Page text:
How to challenge DSS discrimination

Make a complaint to the Property Ombudsman (TPO)

What is the Property Ombudsman?

The Property Ombudsman (TPO) is a free independent service that looks into customer complaints about agents.

The Ombudsman has agreed to investigate complaints of DSS discrimination.

You can only complain to the Property Ombudsman (TPO) if the agent is a TPO member.

If the agent is not a TPO member, they should be registered with the Property Redress Scheme instead. You can ask the Property Redress Scheme if they will look at your complaint.

When you can complain

You can contact the Ombudsman if you've already complained to the agent and either:

  • you're not satisfied with the agent's final response

  • you don't get a final response within 8 weeks of your complaint

You have a year from when you receive the agent's final response to escalate your complaint to the Ombudsman.

You can also complain if you don't get any response within 15 working days but the Ombudsman may just remind the agent that they must follow the complaints process and provide a response. The agent still has up to 8 weeks to provide a final response.

What to expect from the process

It's free. You won't usually have to go to a hearing.

Someone called an adjudicator looks at the evidence provided by you and the agent.

The adjudicator will consider whether the agent has breached the TPO Code of Practice for Residential Letting Agents.

It can take several months for the Ombudsman to review your complaint. They will let you know if it's likely to take longer than 3 months to reach a decision.

The Ombudsman could tell the agent to make a formal apology, change their processes or pay compensation. Compensation through the Ombudsman is usually less than £500.

How to complain online

Use the form on the Property Ombudsman (TPO) website.

It's easy to check the agent is a TPO member before you start.

It takes about 15 minutes to complete.

You will need to upload copies of any supporting evidence when you submit the form.

You can use the live chat service on the TPO website if you need help.

Read the guidance below before you complete the complaint form.

It has been written in partnership with the Property Ombudsman to help you provide the most important information for the adjudicator when they look at your complaint.

About your complaint

The form asks you to list up to 6 specific complaints. For each complaint write DSS discrimination as a title so it's clear what the complaint relates to.

You could write something like this to summarise your complaint:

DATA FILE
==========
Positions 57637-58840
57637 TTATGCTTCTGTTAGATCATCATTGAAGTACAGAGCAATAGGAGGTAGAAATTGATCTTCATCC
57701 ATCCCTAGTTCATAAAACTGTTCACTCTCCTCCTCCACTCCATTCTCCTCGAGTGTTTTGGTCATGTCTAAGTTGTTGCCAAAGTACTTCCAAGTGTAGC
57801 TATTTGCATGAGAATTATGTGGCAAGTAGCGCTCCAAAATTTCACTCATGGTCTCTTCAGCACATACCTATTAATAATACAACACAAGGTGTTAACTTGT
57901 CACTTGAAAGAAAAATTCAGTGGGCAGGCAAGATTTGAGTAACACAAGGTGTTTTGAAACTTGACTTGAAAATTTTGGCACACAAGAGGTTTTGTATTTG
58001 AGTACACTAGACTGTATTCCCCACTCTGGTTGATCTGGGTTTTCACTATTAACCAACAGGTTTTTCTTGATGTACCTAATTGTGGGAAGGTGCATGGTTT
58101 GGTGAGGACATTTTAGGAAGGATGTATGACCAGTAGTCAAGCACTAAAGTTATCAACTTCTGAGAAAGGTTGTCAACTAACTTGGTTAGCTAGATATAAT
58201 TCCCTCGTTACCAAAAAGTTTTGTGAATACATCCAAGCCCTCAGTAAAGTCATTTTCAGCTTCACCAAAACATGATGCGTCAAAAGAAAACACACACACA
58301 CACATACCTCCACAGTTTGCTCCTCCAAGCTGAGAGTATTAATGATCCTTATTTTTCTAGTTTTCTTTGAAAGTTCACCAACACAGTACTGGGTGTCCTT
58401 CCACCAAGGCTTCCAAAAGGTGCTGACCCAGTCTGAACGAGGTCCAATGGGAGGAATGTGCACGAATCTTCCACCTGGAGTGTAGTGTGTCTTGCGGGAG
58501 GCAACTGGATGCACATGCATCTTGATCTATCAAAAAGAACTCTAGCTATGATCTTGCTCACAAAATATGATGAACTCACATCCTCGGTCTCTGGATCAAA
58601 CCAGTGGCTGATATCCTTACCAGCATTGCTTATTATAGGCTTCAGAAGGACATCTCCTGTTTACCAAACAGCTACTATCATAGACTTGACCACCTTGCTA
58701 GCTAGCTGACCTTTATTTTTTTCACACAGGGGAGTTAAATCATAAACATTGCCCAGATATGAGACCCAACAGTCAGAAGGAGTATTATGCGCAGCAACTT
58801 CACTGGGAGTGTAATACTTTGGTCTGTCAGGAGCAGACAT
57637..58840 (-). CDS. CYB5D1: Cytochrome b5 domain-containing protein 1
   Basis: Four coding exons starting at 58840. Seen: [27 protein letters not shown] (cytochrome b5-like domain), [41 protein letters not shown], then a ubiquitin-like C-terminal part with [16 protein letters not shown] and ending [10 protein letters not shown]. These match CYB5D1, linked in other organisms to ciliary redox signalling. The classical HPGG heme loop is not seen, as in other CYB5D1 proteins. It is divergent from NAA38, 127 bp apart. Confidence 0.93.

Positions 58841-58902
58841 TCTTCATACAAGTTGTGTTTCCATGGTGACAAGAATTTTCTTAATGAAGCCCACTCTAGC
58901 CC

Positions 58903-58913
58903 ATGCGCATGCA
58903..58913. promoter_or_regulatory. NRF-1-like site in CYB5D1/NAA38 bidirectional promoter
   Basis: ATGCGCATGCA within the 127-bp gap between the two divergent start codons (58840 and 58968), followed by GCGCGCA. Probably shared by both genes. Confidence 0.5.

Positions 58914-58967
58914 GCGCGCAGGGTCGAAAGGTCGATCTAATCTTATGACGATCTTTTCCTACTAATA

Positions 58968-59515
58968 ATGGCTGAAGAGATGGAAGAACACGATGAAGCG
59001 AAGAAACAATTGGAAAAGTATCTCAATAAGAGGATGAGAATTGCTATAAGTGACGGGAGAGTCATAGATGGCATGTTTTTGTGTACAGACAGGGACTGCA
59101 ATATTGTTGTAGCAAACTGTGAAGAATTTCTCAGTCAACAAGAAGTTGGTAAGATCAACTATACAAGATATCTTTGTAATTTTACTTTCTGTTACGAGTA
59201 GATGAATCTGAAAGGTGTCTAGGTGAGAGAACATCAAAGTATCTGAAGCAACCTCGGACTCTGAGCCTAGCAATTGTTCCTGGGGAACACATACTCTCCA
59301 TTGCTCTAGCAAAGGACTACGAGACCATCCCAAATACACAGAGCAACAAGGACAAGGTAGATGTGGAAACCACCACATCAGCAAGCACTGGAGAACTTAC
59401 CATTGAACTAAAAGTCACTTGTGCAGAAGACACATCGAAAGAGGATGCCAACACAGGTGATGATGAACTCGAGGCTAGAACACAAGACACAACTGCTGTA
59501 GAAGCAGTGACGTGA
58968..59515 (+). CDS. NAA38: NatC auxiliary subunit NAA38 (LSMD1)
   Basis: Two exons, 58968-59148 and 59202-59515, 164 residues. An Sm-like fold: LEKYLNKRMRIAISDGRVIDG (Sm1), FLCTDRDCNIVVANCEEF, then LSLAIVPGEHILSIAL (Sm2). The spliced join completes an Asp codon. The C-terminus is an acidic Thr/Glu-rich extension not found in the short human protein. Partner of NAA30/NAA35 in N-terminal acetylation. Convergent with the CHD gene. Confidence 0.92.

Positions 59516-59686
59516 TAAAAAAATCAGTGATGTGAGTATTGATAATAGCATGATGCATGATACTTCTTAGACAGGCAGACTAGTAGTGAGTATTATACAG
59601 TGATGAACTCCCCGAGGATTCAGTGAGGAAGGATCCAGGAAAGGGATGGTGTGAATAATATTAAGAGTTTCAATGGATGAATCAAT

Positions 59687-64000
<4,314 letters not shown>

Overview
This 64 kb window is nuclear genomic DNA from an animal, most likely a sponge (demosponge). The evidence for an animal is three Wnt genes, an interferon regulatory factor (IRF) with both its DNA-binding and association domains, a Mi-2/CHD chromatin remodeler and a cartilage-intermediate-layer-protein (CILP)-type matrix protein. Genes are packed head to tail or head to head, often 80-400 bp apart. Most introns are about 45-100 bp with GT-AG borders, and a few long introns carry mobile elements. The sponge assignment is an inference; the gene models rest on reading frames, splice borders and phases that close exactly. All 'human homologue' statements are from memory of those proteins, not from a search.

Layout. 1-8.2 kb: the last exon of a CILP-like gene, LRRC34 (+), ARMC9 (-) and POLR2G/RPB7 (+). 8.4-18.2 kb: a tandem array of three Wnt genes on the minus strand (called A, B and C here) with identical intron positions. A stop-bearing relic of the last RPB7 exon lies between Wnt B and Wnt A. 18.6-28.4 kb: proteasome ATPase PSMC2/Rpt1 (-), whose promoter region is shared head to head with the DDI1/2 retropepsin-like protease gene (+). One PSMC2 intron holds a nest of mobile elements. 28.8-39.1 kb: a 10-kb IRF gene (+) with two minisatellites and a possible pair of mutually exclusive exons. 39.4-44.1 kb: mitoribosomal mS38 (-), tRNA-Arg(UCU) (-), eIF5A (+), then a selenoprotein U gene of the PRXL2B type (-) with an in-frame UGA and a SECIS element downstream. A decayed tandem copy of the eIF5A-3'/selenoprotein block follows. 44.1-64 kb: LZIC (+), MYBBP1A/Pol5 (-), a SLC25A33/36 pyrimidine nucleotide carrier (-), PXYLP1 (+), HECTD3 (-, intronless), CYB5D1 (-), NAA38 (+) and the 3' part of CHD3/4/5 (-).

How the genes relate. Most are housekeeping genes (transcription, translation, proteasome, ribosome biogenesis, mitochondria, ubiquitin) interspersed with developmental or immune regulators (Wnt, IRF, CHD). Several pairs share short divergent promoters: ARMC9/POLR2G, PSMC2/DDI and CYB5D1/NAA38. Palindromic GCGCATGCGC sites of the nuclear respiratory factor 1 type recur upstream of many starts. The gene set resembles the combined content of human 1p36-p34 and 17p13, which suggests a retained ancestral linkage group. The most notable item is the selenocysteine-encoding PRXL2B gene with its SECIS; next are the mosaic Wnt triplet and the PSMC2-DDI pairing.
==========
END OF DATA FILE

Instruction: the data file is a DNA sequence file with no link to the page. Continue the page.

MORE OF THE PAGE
I believe I have been unfairly discriminated against by this agent. They refused to consider my application to rent a property that was suitable and affordable for me, just because I receive benefits. I believe the agent's refusal to consider my application is in breach of paragraphs 1e and 1f of the TPO's Code of Practice for Residential Letting Agents 2019.

What would resolve your dispute with the agent?

In this box you need to make it clear what you would like the agent to do.

You could write something like this:

I would like the agent to:

  • admit that I have faced unfair treatment or indirect discrimination

  • offer me a viewing and consider my application to rent a suitable property

  • compensate me for lost opportunity, distress, aggravation and inconvenience

  • provide staff training on DSS discrimination so they can advise landlords properly

  • ask landlords for proof if they say that their mortgage or insurance prevents lettings to tenants on benefits

Supporting evidence

This section is very important because the person who looks at the complaint needs the supporting evidence to help them make a decision.

You should upload:

  • a copy of the original property advert

  • copies of all correspondence including emails and texts

  • notes of any conversations in person or over the phone

The most important documents to upload are your complaint letters and the final response from the agent.

Additional space

You can use this section to provide further detail of how the agent's treatment affected you so the person looking at the complaint understands this.

For example, you could explain:

  • how the refusal of a viewing or a tenancy made you feel

  • if it cost you money or caused ongoing housing problems for you and your family

Remember to upload evidence of the costs or the adjudicator won't be able to consider this.

What happens next

Find out about the complaint review process on the Property Ombudsman website

Last updated: 26 August 2021

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